Stash vs. Acorns: Side-by-Side Investing Apps Comparison

Not long ago, I wrote an article really breaking down everything that you might want to know about the Stash app .  As I was writing the article, a lot of the benefits of Stash sounded like a popular app called Acorns, so I really wanted to break down the two different applications and do a comparison, Stash vs. Acorns.

As I mentioned, I recently wrote a really in-depth article about Stash, so I want to focus more on the Acorns app and then do a pros and cons in this article.  So, let’s go!

money apps

I first heard about the app for Acorns when I was watching an episode of Shark Tank and I thought it was a genius idea. 

Essentially what happens is that if you purchase something for $3.20, then Acorns (and Stash) can round up that purchase so it costs $4, and they put that extra $.80 into an account that you can invest in.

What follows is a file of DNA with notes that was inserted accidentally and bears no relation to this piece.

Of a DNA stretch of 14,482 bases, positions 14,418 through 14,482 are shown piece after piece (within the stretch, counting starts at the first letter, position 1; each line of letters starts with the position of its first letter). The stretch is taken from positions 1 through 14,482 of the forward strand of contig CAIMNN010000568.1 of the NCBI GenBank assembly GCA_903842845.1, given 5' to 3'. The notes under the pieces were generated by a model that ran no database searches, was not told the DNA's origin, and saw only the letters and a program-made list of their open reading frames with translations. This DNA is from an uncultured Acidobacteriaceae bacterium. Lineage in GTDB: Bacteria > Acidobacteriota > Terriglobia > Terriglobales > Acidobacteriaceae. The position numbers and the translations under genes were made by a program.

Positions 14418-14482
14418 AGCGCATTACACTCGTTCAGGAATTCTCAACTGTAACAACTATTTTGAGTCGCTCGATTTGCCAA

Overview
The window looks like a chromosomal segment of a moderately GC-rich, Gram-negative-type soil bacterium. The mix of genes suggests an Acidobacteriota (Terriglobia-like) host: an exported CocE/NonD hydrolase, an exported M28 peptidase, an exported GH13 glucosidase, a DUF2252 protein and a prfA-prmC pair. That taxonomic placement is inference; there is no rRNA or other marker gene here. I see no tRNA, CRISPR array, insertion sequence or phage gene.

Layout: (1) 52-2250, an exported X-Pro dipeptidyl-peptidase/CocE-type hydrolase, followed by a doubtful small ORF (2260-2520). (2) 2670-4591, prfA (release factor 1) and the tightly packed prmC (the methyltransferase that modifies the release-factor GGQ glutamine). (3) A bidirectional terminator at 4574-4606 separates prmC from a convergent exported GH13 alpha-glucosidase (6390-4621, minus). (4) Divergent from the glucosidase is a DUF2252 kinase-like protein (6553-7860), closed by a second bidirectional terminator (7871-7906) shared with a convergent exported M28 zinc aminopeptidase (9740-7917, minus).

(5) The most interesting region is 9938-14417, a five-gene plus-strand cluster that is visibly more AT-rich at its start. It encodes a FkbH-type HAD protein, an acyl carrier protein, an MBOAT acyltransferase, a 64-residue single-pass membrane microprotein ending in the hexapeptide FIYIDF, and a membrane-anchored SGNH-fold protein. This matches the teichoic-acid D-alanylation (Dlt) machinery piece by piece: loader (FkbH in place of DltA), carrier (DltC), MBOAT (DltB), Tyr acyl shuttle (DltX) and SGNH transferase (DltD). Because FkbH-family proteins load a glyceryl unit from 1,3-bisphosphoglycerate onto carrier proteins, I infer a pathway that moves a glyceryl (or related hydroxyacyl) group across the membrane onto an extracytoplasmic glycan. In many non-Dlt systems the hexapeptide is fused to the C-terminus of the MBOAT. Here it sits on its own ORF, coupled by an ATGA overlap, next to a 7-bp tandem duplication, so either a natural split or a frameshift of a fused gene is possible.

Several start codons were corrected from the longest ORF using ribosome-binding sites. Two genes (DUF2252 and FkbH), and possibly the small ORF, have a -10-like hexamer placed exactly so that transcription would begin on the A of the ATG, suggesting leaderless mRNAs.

I think it is truly amazing.  You are forcing people to invest that clearly want to invest (because they’ve downloaded the app) but they might not be good at sticking to a budget, so they have no money at the end of the month to invest.

Personally, I didn’t think that it would benefit myself at all, because I am the person that has a very strict budget, and at the end of the month, that leftover money will be redistributed into either savings or investment accounts, so taking out change here and there throughout the month doesn’t really benefit me, because I do that already. 

The person that this really does benefit is the person that thinks whatever is left in their bank account is how much money they have to spend.  And then they literally spend everything that’s in their account.